Home   Mandalas   Manifesting Diva   Generalised Goals May Exacerbate Depression

Manifesting happens anyway. Manifesting is what happens to us as we witness our life. What we have now is the result of unfocused manifesting. To direct the events of our life is to manifest consciously. Manifesting is a choice, no matter if we say so or not. We experience everything through that filter. Since that’s the case, we might do better for ourselves to design the outcomes that suit, the kind we like, the kind that describe our aspirations perfectly.

The key is focus.

When you focus on a specific time, place and result and more of your vision is achieved. Ability to focus is the number one trait that energizes and enables fulfilling manifesting outcomes. This focus shapes into a crystal-clear hologram, an image so sharp and a context so interwoven that your vision is a mere rearrangement of molecules.

The opposite of this crystal-clear vision is the careless daydream which passes for intention. Focus is not applied where blurry vision manifests the wrong scene! Those who visualize piles of one hundred-dollar bills are sometimes successful in a literal sense. They will manifest a position that gives them the job of handling lots of cash, but none of it is their own.

Abstractions are always a mistake!

Turn dreams into chunks of possibility. Follow that with a drive to fulfill. Make before-and-after measurements and commitments to ensure they are recognized. Live a little and celebrate lots of small accomplishments. Go for a large idea, create more than you think you can. You can always do more  and better at what you are visualizing.

Examples of Unfulfilling Goals:

  • “My objective is world peace.”
  • “I want to be known as a top actor.”
  • “I want a million dollars.”

Another type of generality can simply ignore anything that defines it in time and space, like a length of time (to confine yourself and commit) or a measurement seen by all.

Examples Without Commitment or Vision:

  • “I want to lose weight.”
  • “I want to fall in love.”
  • “I want to race in the decathlon.”

To correct this fatal error, to either category the great big over-generalized goal takes on new energy when you add various “reality checks” to more succinctly describe what you envision:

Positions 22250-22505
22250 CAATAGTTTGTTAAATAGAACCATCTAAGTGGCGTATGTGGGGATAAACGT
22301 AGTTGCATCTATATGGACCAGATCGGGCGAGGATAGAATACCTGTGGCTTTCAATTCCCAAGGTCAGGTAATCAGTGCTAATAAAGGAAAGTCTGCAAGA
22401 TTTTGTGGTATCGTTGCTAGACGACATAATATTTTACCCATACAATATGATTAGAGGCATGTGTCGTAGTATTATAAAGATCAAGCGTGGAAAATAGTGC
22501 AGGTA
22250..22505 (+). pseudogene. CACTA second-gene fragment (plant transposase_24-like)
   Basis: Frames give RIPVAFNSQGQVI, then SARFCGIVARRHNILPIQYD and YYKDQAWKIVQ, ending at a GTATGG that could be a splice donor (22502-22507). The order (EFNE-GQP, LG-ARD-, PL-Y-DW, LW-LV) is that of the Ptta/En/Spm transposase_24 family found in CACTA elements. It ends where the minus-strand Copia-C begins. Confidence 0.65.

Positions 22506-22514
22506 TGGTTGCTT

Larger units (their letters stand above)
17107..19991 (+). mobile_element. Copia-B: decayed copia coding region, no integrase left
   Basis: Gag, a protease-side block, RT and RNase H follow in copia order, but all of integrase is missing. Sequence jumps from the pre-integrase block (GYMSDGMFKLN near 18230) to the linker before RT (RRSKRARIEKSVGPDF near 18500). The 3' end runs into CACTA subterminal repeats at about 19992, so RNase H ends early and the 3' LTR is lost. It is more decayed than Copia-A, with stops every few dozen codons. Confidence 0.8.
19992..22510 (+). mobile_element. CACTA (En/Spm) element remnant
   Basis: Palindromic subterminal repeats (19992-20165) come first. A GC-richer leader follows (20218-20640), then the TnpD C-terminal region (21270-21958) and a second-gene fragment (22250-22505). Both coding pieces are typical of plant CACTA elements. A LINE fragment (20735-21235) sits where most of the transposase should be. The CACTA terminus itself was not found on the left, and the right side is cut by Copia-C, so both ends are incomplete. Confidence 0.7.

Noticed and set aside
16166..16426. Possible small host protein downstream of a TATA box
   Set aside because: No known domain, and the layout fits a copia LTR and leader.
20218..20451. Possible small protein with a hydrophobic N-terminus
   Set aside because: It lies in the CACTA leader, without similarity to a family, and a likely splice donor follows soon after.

• Time
  • Place
  • Date

Transform your depressing “goals” into energized and personal stands on which to bend your life in the direction you choose. Here’s a rewrite:

  • “I want to generate a peace mission in my local area with help from specific organizations in place to help bring greater civility (measured by standards described elsewhere) to my street before February 2018.”
  • “My first year as a world traveler would begin on a Sunday in March, and my first month of travel requires $2100 to launch and $1400 in monthly costs The blog is earning over $2000 per month so it’s not far off.”
  • “I want a million dollar support system between several friends who want to invest in real estate with me before next December.”

Develop a crystal-clear hologram, an image so rich and alive that you are walking and talking and living the reality of your achievement. Keep that image fresh, adding more detail as you approach it.

The very broad, and abstract goals may exacerbate depression. Clarity is what frees the mind to work toward specific, clearly visualized goals.http://news.liv.ac.uk/2013/07/08/people-with-depression-tend-to-pursue-generalised-goals/

People with depression tend to pursue generalised goals